Pinarello's new Dogma XC hardtail was thrust into the spotlight at last night's World Championship cross-country short track (XCC) race on a flat-out course at Glentress, Scotland. Pauline Ferrand-Prévot rode the previously unseen hardtail to its debut race victory exploding up the climb on the last lap to take the top spot and earning the rainbow strips. Pidcock also took the new bike to a men's elite podium.
Pauline Ferrand-Prévot pushed for the development of a hardtail to give a second bike in their arsenal and complimenting Pinarello's Dogma XC FS which was released earlier in the year to compete with the best XC mountain bikes.
Ferrand-Prévot said, “The new DOGMA XC hardtail frame is stiff, fast, light, and responsive, and it feels great to ride. I've been flying on this bike, especially on the climbs. I requested a hardtail version as I work towards the 2024 Paris Olympic Games, and I’m grateful to Pinarello for developing this frame and delivering it so quickly.”
Pinarello are famous for their bold asymmetric frame designs on their road and gravel bikes however the Dogma XC FS cross-country mountain bike was relatively understated. The same can't be said for the Dogma XC HT, with the bold asymmetric dropped seat stays and unique bottom bracket area.
Pinarello has beefed up the left-hand side stays which Pinarello says better counterbalance the higher forces being applied on the opposite side of the drivetrain when sprinting.
The bottom bracket shares the same unique triangle bottom bracket design which is said to greatly increase the stiffness of the bottom bracket area.
The frame itself is made from Toray Carbon Fiber and is designed around a 100mm fork. Pinarello's TiCR routing uses the custom designed, fully integrated Most cockpit and headset to organize the internal cable routing, including stealth dropper routing. There are also ports on the side of the headtube for the Suntour Tact electronic suspension system which is raced by both Ferrand-Prevot and Pidcock.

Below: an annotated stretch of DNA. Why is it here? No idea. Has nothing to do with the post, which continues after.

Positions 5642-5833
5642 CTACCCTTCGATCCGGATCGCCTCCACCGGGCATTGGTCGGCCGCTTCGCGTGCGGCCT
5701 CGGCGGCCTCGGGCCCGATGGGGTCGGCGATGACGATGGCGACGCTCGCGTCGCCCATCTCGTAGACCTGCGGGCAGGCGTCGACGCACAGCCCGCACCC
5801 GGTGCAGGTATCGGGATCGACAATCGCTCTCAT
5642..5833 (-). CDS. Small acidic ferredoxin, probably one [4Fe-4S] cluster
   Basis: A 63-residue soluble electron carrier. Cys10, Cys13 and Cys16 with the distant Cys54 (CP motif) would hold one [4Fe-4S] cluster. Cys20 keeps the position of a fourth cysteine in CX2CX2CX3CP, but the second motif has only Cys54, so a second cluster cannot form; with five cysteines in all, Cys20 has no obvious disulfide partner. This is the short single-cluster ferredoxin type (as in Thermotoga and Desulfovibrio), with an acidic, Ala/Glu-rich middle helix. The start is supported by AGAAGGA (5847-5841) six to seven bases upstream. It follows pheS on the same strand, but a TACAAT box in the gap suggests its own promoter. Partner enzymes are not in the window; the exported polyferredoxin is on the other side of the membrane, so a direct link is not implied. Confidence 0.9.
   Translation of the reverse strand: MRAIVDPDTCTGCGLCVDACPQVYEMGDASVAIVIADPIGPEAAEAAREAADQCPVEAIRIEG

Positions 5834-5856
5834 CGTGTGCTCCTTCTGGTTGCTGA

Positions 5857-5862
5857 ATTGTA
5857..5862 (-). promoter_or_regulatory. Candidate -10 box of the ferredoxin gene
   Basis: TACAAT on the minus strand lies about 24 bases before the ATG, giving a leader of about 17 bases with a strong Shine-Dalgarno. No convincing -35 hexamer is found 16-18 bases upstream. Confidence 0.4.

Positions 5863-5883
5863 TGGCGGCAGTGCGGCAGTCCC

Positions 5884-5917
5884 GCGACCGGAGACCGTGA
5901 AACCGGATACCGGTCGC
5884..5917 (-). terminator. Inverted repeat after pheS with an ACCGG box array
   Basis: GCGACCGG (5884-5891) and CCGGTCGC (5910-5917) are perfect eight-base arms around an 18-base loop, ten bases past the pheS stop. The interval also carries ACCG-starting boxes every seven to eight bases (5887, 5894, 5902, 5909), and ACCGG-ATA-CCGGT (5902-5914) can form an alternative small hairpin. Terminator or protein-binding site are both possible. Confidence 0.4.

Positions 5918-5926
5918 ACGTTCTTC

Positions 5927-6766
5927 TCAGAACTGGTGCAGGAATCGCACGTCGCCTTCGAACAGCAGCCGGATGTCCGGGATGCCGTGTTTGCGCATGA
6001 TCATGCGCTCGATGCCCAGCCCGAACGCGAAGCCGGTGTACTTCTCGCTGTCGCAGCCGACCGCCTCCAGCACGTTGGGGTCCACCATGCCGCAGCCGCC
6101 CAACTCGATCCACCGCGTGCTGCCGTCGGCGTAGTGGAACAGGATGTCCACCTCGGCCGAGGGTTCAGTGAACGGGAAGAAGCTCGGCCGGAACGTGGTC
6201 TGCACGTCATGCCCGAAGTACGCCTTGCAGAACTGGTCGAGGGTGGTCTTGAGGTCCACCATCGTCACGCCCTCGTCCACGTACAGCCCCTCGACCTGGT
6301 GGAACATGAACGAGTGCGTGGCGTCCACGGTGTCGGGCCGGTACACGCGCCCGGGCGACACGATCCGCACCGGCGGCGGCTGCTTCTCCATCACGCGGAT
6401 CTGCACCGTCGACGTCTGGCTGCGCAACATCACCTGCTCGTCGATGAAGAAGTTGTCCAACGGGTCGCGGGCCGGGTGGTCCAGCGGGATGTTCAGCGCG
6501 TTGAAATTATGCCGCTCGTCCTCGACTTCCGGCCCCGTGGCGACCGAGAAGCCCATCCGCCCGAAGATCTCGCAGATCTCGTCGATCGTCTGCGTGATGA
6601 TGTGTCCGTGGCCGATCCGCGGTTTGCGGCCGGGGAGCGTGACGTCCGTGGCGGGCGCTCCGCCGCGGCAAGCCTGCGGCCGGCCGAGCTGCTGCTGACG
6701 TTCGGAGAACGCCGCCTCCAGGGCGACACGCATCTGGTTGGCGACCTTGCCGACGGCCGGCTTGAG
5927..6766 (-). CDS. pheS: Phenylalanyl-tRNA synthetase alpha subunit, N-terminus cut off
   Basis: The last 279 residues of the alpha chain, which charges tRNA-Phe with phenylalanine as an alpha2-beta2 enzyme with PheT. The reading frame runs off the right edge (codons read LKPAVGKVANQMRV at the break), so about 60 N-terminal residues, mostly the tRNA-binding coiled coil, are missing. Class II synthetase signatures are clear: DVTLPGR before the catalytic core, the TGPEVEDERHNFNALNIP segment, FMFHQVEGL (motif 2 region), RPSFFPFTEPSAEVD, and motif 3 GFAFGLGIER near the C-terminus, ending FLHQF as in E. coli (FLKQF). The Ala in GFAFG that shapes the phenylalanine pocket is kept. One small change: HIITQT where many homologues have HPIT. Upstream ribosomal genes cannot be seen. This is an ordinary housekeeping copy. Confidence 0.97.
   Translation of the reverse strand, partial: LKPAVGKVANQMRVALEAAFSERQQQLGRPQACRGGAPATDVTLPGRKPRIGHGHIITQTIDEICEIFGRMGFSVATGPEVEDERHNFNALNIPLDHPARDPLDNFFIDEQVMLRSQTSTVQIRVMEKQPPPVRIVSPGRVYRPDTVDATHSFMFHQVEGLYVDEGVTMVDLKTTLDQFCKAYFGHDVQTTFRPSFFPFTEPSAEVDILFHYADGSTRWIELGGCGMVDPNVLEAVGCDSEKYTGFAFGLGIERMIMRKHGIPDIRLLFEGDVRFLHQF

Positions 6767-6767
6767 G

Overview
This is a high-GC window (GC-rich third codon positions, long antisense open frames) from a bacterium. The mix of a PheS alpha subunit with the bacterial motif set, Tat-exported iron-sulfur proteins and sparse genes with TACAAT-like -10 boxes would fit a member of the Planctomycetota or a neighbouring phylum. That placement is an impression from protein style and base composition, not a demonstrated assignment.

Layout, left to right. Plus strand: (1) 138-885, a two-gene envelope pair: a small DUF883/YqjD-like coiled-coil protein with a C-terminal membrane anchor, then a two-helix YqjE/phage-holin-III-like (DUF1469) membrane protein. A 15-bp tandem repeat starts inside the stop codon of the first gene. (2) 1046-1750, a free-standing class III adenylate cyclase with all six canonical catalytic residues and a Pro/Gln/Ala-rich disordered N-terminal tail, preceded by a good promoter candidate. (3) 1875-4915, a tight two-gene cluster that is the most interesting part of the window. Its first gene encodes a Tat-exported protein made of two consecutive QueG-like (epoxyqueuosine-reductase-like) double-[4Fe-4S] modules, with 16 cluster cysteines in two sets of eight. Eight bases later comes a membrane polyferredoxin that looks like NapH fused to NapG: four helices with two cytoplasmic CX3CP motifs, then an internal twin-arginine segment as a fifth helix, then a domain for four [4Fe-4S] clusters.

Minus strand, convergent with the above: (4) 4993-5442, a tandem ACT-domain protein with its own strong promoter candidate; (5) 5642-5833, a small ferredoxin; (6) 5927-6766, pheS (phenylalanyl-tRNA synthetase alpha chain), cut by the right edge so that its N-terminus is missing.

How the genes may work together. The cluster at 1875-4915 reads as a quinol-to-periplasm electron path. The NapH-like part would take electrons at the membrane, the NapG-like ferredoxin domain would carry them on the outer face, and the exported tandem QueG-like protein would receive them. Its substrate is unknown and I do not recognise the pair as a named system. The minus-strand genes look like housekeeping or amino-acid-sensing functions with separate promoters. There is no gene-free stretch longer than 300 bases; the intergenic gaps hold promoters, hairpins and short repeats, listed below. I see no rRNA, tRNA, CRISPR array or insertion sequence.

The front end features a 60-degree internal stopper which limits the bars from over-rotating. The boost rear end is SRAM UDH compatible and 1X drivetrain specific with the clearance to fit up to a 40t chainring. Tire clearance is stated to max out with a 2.3in tire fitted.
Pinarello hasn't provided any details on the geometry of the new hardtail. It's probably safe to expect the official numbers to be somewhat similar to the Dogma XC FS bike which has a 67.5-degree head angle, a 75.17 to 75.5-degree seat angle (depending on the frame size), and a 455mm for a medium bike. By our rough measurements from the provided studio imagery, it looks like the hardtail may be marginally more conservative at around 68-degree head angle and 70-degree seat angle.
Pinarello also hasn't issued any official weights for the frameset or complete bike either.
Specs and availability
There is no word on when us mere-mortals will be able to get our hands on a Dogma XC HT hardtail of our own. Don't expect anything anytime soon though as Pinarello are still to list the full-suspension bike on their website, a bike that was released three months ago.
Presumably, this XCC short-track race is the beginning of the team's 2024 Olympic preparation. If that's the case then we can expect both bikes to be available to buy before the Paris Olympics, as any equipment used at the Olympic Games must be commercially available.
We will of course bring you full details as and when they become available.